Kite Club, 2023.
Kite Club. Kite detail, 2023.
Kite Club. Kite detail, 2023.
Kite Club. Flying kites, 2023.
Kite Club. Flying kites, 2023.

Kite Club: Poetry and Pragmatics

by Harmen Liemburg

When we meet at the Scheltens & Abbenes studio, Bertjan Pot, Liesbeth Abbenes, and Maurice Scheltens are just finishing up photographing a colorful rectangular kite that is an ode to the tools of kite making: a pair of scissors, a sewing machine, a soldering iron. The pictures will be part of One Kite, a forthcoming how-to publication showing every step of the process of making a kite. What is the iron is used for? Bertjan: “Melting together small dots of the overlapping spinnaker fabric (lightweight, thin, extremely strong nylon or polyester), so the different parts of the composition stay in position while zigzag stitching.” I've just had my first lesson in kite making.

Before they actually met, Pot and Scheltens had shared experiences through Instagram, talking about the kites they made to play with during their summer vacations at different French beaches. Both had developed a love for kites during their youth. Scheltens was first infected by his father’s enthusiastic stories of flying traditional Asian kites as a child in Indonesia. As a teenager, Pot flew steerable stunt kites that were all the rage at the time, thinking that single-line kiting was a little bit boring. But his feelings completely changed over the years. “Now, single-line kiting is much more interesting to me!” says Pot.

They eventually started Kite Club in late 2022 as a platform to share their experiments and designs. Soon they were joined by other artists and designers whom they invited to each try their own hand. They held their first public event the following spring at NDSM Wharf, a former shipyard in the north of Amsterdam that is now a breeding ground for creative makers. Alongside kites by Pot and Scheltens, new ones by Simone Post, Hansje van Halem, and FreelingWaters flew high at the waterfront of the river IJ.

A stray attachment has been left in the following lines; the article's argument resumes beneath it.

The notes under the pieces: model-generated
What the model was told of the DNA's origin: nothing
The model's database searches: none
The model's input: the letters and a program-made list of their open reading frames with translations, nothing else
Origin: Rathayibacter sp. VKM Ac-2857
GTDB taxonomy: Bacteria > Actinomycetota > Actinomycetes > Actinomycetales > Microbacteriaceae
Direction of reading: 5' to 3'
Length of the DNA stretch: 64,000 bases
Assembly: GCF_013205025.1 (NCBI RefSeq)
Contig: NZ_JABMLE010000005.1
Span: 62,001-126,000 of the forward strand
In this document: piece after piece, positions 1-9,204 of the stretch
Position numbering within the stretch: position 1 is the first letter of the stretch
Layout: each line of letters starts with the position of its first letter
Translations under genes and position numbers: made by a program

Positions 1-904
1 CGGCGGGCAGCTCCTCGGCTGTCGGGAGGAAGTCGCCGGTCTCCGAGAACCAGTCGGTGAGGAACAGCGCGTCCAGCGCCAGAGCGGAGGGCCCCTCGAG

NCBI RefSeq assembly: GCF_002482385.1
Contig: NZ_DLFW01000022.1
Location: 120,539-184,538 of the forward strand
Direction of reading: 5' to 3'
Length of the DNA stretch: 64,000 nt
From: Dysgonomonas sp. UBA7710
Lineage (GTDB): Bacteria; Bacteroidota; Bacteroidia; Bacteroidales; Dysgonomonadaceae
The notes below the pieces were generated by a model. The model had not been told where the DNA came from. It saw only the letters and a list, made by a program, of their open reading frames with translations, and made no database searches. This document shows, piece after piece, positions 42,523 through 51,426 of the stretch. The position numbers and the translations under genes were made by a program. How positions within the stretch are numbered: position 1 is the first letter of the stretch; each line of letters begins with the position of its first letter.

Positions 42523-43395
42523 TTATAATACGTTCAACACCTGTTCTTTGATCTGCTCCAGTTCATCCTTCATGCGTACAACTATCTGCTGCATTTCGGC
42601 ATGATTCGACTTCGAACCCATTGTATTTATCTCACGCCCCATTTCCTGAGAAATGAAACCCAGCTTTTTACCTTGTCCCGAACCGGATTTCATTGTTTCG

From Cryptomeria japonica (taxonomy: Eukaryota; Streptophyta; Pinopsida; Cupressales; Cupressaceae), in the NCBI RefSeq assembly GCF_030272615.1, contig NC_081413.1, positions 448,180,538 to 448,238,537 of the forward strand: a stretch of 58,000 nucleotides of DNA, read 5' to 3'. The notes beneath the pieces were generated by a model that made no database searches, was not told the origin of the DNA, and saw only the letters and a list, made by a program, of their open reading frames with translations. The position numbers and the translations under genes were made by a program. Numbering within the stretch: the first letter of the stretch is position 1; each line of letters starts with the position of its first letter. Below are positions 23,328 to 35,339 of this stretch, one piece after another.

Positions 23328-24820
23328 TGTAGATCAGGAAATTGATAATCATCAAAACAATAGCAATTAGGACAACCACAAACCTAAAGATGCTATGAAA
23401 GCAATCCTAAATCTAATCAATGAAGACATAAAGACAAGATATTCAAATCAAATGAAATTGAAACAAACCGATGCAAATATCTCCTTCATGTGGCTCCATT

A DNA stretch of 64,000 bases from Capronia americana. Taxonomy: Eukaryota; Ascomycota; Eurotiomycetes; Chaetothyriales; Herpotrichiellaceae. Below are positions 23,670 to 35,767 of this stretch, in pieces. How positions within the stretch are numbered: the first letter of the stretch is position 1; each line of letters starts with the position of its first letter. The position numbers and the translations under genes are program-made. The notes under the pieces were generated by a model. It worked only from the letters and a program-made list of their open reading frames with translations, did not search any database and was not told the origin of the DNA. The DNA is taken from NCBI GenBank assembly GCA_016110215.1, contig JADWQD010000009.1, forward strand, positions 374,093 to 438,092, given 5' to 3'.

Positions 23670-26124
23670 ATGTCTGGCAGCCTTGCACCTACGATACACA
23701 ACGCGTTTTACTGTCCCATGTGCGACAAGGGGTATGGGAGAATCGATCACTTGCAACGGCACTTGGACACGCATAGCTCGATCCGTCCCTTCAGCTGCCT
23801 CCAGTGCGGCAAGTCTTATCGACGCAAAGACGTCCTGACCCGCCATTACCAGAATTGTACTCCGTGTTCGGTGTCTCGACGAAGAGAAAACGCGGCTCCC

Abbenes, a visual artist and Scheltens’s partner in work and life reflected: “An object that is lightweight and flies evokes its own associations and design challenges. Kites can carry their own message.” The kite titled Blown Away, for example, was given a shredded look but was still designed to fly, a playful interpretation of the idiom. “What the kite tells you, that’s what’s interesting to me,” she says. “But we're also obsessing with the details of materials and construction. The right type of straps, trying to make things lighter every time.”

Scheltens says that although the Kite Club is getting somewhat more serious, like requests for workshop with design students, “designing kites doesn't feel like work. We feel a lot of freedom to play around and experiment. It’s a kind of release that provides a lot of fulfillment.” Abbenes: “Contrary to what is acceptable in the art and design world, Kite Club is a playground where you can use one another’s ideas and inventions without punishment!”

Pot maintains that creating something that can fly is “the ultimate design question.” “You can think out all sorts of stuff, but in the end, it needs to go up,” he says. “Simplicity contributes to the beauty.” In terms of technical and artistic experimentation, Pot places Kite Club’s designs somewhere between single-line kites—expressive but can’t be steered very much—and modern sports models with two lines that can be steered to make fast and spectacular twists and turns. “You have to be pragmatic too, thinking about wrapping and transporting the kites to the beach,” says Pot. “Kiting has its own poetry. How many can you bring together in the sky or fly from one line; how do they look together?”

Harmen Liemburg is a graphic designer, screen printer, and educator based in Wageningen, the Netherlands.